Fig. 1.

Charlson comorbidity index.

The patients that needed to be readmitted to any of the departments at our centre during the first 30 days after being discharged from the hospital were identified, with the corresponding diagnosis that led to readmission. Scheduled readmissions for procedures or administration of chemotherapy treatment, as well as those admitted for supplemental testing were excluded.

Univariate analysis to identify the impact of each of the readmission variables separately has been carried out using the chi-squared and Student's t parametric tests. In addition, multivariate analysis has been performed using the logistic regression model. The variables of age, separating patients older than 65 years from the rest, and the initial diagnosis were dichotomised, differentiating patients with cranial pathology from patients with spinal pathology or another different diagnosis. SPSS 15.0 software was used. Statistical significance was established at p<0.05.


During the period specified, 1854 procedures were performed on 1739 patients. A total of 86 patients (4.9%) needed more than one procedure during the index admission. Of all the patients, 932 were men (53.6%) and 807 were women (46.4%). The average age was 54.19±19.5years (0–88). In total, 1770 procedures (95.5%) were performed on adult patients, while 84 procedures were performed on paediatric patients (4.5%). The comorbidities calculation using the Charlson comorbidity index produced an average of 2.61±1.9 points (0–9) (Table 1). Of all the patients, 239 (12.9%) presented a spreading oncological process prior to initial admission.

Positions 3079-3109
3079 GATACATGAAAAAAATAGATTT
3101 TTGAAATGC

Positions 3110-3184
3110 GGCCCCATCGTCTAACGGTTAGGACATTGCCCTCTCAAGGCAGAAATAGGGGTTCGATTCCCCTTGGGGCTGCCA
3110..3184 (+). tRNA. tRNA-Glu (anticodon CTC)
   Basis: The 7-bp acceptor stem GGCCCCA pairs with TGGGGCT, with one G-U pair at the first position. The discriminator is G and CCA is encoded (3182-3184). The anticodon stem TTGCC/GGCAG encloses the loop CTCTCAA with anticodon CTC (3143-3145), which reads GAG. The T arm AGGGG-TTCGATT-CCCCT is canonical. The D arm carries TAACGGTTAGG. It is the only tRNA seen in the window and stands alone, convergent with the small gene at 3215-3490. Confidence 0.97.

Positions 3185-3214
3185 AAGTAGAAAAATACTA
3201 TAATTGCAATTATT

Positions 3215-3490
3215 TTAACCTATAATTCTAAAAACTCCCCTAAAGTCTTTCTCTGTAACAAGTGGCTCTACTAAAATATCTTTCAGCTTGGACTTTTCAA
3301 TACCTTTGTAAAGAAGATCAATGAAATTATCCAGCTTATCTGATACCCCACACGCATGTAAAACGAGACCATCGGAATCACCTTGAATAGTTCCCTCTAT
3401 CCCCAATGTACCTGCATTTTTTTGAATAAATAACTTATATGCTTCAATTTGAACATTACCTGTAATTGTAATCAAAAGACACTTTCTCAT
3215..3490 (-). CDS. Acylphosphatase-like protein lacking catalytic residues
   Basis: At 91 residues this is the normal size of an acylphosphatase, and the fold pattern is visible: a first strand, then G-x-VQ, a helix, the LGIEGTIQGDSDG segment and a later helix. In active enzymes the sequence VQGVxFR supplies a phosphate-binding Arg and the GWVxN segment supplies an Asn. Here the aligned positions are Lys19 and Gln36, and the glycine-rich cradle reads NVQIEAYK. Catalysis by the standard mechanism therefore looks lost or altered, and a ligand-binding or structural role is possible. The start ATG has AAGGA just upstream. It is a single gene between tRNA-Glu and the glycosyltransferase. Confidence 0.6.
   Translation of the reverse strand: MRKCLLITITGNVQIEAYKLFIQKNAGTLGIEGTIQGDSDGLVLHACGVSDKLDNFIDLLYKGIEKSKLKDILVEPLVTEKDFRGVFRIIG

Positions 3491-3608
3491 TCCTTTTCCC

Table 1.

Summary of patients’ demographic data and type of procedure conducted.

Males  932 (53.6%) 
Females  807 (46.4% 
Age  54.19±19.5 years (0–88) 
Adult patients  1770 (95.5%) 
Paediatric patients (<18 years)  84 (4.5%) 
Charlson comorbidity index  2.61±1.9 points (0–9) 
Scheduled surgery  1378 (74.3%) 
Emergency surgery  476 (25.7%) 
Cranial surgery  1183 (63.8%) 
Spinal/other surgeries  671 (36.2%) 

1378 scheduled procedures were carried out, while 476 were urgent. Of all the procedures, 1183 were cranial surgeries and 671 were spinal or of another type. The average hospital stay during the initial admission was 8 days (1–148). During that period, 36 (2.1%) patients died.

A total of 174 patients (10.2%) needed to be readmitted in the first 30 days after discharge. Table 2 details the data on the frequency of readmission and the causes of readmission for each diagnostic group. 66.1% of readmissions (115 patients) were patients with a history of cranial surgery, while 59 (33.9%) patients readmitted had received spinal surgery or some other type of operation.

Table 2.

Case study and frequency of readmission of the main diagnostic groups, as well as the cause of readmission and its frequency.

Brain tumours 
Total cases: 329 
Readmissions: 55 (16.7%) 
Readmission diagnosis 
Infection/fistula: 18 cases 
Pneumonia/RF: 8 cases 
UTI: 6 cases 
Shunt malfunction: 1 case 
DVT: 11 cases 
Epileptic crisis: 2 cases 
Others: 9 cases 
Total cases: 111 
Readmissions: 5 (4.5%) 
Readmission diagnosis 
Infection/fistula: 1 case 
Pneumonia/RF: 0 cases 
UTI: 0 cases 
Shunt malfunction: 4 cases 
DVT: 0 cases 
Epileptic crisis: 0 cases 
Others: 0 cases 
CSF shunt malfunction 
Total cases: 84 
Readmissions: 13 (15.5%) 
Readmission diagnosis